According to another aspect of the present invention, similarities in the colour, luminance and/or intensity of objects may be removed to alleviate bandwidth requirements of the video communication system. This is possible as the observer utilises differences in the relative luminance, intensity, and colour to assist in determining the relative positions of objects in space. Inherent spatial similarities (e.g. distant objects, background scenery, or sky), temporal similarities (e.g. stationary objects), and/or similarities in the colour, luminance or intensity between objects in successive frames of the video image may be removed using the digital signal processor 2230. Thus, the data content of the signal generated and transmitted by the transmitting portion 610 may be reduced if data indicative of these features is removed. This data can be artificially re-introduced by a further digital signal processor (not shown) in the receiving portion 650.

This leads to a reduction in the amount of data that is required to be captured, stored and transmitted to achieve high quality, 3D-like video conferencing.

The frames of the generated video display image must be periodically refreshed. Conventional display systems refresh the whole video display image on each refresh cycle. However, as previously discussed herein, large regions of each frame of the video display image correspond with the preceding frame. It has also been found experimentally, that observers obtain the greatest information content from the area of the video display image on which they are focussed, and the information content of other regions of the image is less important. Therefore, it has been found it is possible to refresh other regions of the video image less frequently, while maintaining a video display image that is of good quality.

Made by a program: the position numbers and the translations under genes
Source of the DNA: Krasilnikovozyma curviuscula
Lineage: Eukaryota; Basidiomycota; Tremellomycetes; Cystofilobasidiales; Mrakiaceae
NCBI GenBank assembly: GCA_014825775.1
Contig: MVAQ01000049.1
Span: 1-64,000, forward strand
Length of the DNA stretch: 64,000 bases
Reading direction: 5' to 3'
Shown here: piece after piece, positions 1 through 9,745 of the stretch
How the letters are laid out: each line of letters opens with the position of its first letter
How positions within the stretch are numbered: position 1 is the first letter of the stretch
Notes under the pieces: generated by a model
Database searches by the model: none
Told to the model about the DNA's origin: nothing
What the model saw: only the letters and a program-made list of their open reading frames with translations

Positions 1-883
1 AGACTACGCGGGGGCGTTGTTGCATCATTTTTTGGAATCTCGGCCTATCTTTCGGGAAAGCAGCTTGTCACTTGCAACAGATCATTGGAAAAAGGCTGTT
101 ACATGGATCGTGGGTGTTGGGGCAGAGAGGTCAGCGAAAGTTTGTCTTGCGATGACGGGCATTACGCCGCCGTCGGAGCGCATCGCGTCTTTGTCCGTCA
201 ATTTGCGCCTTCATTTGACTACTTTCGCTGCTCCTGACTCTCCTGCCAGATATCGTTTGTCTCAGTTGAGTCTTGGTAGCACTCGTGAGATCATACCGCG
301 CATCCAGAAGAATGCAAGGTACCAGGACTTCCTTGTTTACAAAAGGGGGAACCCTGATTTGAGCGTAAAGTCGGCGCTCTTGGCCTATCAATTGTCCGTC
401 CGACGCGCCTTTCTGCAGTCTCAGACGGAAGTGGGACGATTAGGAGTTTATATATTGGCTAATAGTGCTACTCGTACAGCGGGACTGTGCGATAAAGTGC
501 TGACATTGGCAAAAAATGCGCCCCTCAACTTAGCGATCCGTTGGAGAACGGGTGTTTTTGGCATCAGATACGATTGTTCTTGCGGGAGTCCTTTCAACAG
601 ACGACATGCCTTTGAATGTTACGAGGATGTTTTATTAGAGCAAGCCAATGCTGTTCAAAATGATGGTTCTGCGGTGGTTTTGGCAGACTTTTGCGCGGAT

It is possible to divide the frames of the monitored video image into a plurality of blocks using the method of the invention disclosed herein, and more particularly with the cameras 412 of described in relation to FIGS. 10–16. Therefore, blocks of pixels that are representative of the active entity 405 in the display image are more frequently refreshed than blocks of pixels that comprise, for example, background objects 410. This approach enables valuable bandwidth to be saved in applications such as, for example, the video-conferencing system of FIG. 5.

The video display 652 may comprise a single projector which projects the video display image onto a wall or screen using front or rear projection techniques. It has been found digital projectors, for example, of the type utilising DLP technology from Texas Instruments Limited are particularly suitable for such applications.

While the present invention has been described by the foregoing detailed description, it will be understood by those skilled in the art that various changes, substitutions and alterations can be made to the disclosed method and system without departing from the spirit and scope of the invention.

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Classifications
U.S. Classification382/254, 348/E13.029, 348/E13.064, 348/E13.008, 348/E13.047, 348/E13.071, 348/E13.013, 348/E13.014, 382/260, 348/E13.037, 348/E13.061, 348/E13.062, 348/E13.057, 348/E13.025
International ClassificationG06K9/40, H04N13/04, H04N13/00
Cooperative ClassificationH04N13/0484, H04N13/0059, H04N13/0221, H04N13/0431, H04N13/0404, H04N13/0003, H04N19/00769, H04N13/0239, H04N13/0055, H04N2013/0085, H04N13/0235, H04N13/0037, H04N13/0296, H04N13/0495
European ClassificationH04N13/00P17, H04N13/04V5, H04N13/00P15, H04N19/00P5, H04N13/02Y, H04N13/00P, H04N13/04T11, H04N13/02A1V, H04N13/02A2